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Summary Article: Cato, Marcus Porcius (Cato the Younger)
from The Encyclopedia of Ancient History

Marcus Porcius Cato (95–46 BCE), great-grandson of M. Porcius Cato the Censor, was one of the most influential figures in the Late Roman Republic. Although he attained neither the highest office in Rome nor any significant military distinction, his political authority doubtless stemmed from a powerful combination of aristocratic connections and steadfast character. Cato achieved lasting fame and martyrdom following his suicide at Utica in Africa (hence the cognomen "Uticensis") for he chose death rather than be pardoned by Julius Caesar. He thus became a symbol of liberty and anti-monarchical sentiment. The fullest account of his life is Plutarch's Cato Minor which, although highly anecdotal, provides good evidence for Cato's authority and career. He is often known as Cato the Younger to distinguish him from his great-grandfather (see Cato, Marcus Porcius (Cato the Elder)).

Cato's parents died when he was young, and he was raised in the household of his uncle, M. Livius Drusus (tribune 91). Valerius Maximus (2.10.8) states that Cato's patrimony was small; yet Cato bought a house and later received further inheritances from which he lent money to his friends free of interest. Some time before 67, he married his first wife Atilia, the daughter of Atilius Serranus, whom he later divorced for infidelity. His climb up the ladder of offices (cursus honorum) was relatively modest for a man of his class. In 64, he was quaestor: a role that he took seriously (Plut. Cat. Min. 16–17). His staunch ideals were displayed in 63, when he argued for the execution of the Catilinarian conspirators (Sall. Cat. 50–53; see Catilinarian conspiracy). In the same year, he successfully ran for the tribunate; he may have been motivated, as Plutarch suggests (Cat. Min. 20–21), by a desire to check the power of Q. Caecilius Metellus Nepos, an agent of Pompey. During his tribunate in 62, Cato passed a law that increased the number of those eligible to receive cheap grain.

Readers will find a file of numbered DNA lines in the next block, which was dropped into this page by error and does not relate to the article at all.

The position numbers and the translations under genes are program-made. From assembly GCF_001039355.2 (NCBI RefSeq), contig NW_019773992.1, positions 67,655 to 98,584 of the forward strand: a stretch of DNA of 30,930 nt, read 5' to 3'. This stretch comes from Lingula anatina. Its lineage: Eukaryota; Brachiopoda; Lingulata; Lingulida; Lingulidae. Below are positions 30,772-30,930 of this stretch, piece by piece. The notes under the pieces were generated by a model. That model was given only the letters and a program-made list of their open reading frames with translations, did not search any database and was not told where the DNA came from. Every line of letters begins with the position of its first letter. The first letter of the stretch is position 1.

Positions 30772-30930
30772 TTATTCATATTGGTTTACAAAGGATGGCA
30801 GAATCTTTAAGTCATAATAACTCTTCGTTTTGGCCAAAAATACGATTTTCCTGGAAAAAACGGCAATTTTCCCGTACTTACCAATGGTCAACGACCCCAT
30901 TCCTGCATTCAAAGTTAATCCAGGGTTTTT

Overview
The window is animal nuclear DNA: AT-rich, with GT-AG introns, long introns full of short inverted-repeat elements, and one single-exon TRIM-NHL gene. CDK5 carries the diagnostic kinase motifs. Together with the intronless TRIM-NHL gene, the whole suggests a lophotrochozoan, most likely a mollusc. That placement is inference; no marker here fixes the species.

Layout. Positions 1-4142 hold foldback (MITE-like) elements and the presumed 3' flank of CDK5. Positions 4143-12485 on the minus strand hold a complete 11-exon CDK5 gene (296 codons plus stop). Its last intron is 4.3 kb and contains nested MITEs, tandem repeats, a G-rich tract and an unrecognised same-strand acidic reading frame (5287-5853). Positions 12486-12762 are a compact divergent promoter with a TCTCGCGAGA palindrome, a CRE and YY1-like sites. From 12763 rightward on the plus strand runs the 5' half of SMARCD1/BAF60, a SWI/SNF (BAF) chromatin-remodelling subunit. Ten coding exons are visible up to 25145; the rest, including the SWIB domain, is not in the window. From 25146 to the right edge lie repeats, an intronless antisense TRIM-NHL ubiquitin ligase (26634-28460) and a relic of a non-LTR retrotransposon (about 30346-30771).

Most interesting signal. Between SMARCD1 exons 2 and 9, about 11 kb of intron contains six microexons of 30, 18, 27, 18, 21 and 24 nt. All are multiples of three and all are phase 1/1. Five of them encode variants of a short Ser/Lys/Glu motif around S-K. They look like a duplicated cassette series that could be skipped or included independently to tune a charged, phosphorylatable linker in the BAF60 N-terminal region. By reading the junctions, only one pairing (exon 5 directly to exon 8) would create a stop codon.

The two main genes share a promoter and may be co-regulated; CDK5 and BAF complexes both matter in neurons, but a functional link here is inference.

In all other matters, Cato was conservative and uncompromising. His strategy was one of continued obstructionism against the ambitions of powerful individuals. Cicero once accused him of living in "Plato's Republic" (Cic. Att. 2.1.8) and many have seen Cato's obstinacy as a contributing factor to the formation of the so-called "First Triumvirate." Cato continually opposed the ratification of Pompey's eastern settlements following his return to Rome in 62. He blocked M. Licinius Crassus' efforts to revise the Asian tax contracts in 61. In 60, Cato prevented Caesar from achieving both a triumph for his Spanish conquests and nomination for the consulship. Caesar abandoned the triumph and drew Pompeius and Crassus into a political alliance with himself (App. B. Civ. 2.8–9).

Caesar obtained the consulship for 59, during which Cato continued to oppose his measures. In particular, Cato opposed Caesar's land bill and he was temporarily imprisoned as a result of his protestations (Plut. Cat. Min. 33). The following year, aiming no doubt to remove Cato from the political scene, P. Clodius Pulcher appointed him to undertake the annexation of Cyprus: he was probably sent as a proquaestor with the power of a praetor. In the event, king Ptolemy of Cyprus killed himself and Cato lost all records of his financial dealings on the journey home. Nevertheless, when Cato returned to Rome in 56, his reputation for fairness and scrupulous administration remained intact.